Three years later, the 1972 Equal Pay Case expanded on the 1969 principle to encompass “equal pay for work of equal value”, with a single rate for a job, regardless of gender. But with women and men often finding themselves in different types of work – and the nature of that work often differing vastly – the dilemma of figuring out how to measure “work of equal value” remained. It persists to this day.
Finding a ‘comparable’ male job
Today’s Fair Work Commission has inherited the legacy of its past judgement. To agree a low wage rate in an occupation dominated by females is an issue of gender inequality, Australia’s Fair Work Act requires identifying a “comparable” male occupation.
This means pointing to a job chiefly performed by men that is similar to the female job in skill requirements and job responsibility but higher paid. History shows finding such a “comparator” occupational group has been hard to achieve. It’s a problem faced by those arguing for higher wages in occupations such as childcare. It leads us to ask: how can we meaningfully measure and compare the value of jobs that are so different in nature?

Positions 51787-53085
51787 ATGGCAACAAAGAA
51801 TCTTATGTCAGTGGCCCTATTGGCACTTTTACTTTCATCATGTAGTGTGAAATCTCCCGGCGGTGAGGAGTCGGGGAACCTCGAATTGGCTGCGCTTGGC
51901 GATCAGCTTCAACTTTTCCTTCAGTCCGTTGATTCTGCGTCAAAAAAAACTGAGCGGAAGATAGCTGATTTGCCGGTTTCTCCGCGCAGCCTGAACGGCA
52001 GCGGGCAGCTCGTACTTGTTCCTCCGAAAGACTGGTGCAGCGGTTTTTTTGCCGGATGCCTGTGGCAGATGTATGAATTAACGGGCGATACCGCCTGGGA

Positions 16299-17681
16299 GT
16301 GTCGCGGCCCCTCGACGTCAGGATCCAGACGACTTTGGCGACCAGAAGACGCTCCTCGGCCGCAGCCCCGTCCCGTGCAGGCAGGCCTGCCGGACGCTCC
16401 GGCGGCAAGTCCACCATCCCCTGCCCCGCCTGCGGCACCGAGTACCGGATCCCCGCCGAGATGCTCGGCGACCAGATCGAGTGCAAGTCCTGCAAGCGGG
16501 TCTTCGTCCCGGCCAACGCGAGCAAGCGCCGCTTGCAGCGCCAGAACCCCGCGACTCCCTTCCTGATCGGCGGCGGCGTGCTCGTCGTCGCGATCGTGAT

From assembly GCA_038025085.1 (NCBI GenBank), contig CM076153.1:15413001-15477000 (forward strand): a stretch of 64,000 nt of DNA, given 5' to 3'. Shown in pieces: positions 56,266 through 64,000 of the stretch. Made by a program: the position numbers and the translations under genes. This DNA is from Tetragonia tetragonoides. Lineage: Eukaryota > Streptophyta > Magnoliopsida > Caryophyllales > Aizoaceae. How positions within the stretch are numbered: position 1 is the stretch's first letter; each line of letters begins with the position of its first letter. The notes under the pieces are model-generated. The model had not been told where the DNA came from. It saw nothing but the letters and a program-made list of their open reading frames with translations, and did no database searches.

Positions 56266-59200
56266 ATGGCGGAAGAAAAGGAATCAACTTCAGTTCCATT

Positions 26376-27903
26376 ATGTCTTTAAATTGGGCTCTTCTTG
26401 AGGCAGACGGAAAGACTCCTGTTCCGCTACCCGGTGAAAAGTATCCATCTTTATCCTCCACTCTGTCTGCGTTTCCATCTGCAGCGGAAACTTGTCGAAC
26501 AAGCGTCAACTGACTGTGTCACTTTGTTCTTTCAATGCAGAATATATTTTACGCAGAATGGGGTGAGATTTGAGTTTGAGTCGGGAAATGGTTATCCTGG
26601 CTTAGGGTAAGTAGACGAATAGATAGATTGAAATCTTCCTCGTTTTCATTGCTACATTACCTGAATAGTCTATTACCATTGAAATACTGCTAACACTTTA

It’s an especially important question for jobs in areas such as
childcare, schooling and health services – which generate society-wide benefits but are not necessarily well-paid. When the wider benefits of a job are not reflected by the market wage, this creates what economists call a market failure. It spells a role for governments to step in and correct it. One innovative approach could be to use occupation-targeted lower income tax rates for jobs with high societal value.
Leonora Risse, Vice-Chancellor’s Postdoctoral Fellow, RMIT University. This article is republished from The Conversation under a Creative Commons license. Read the original article.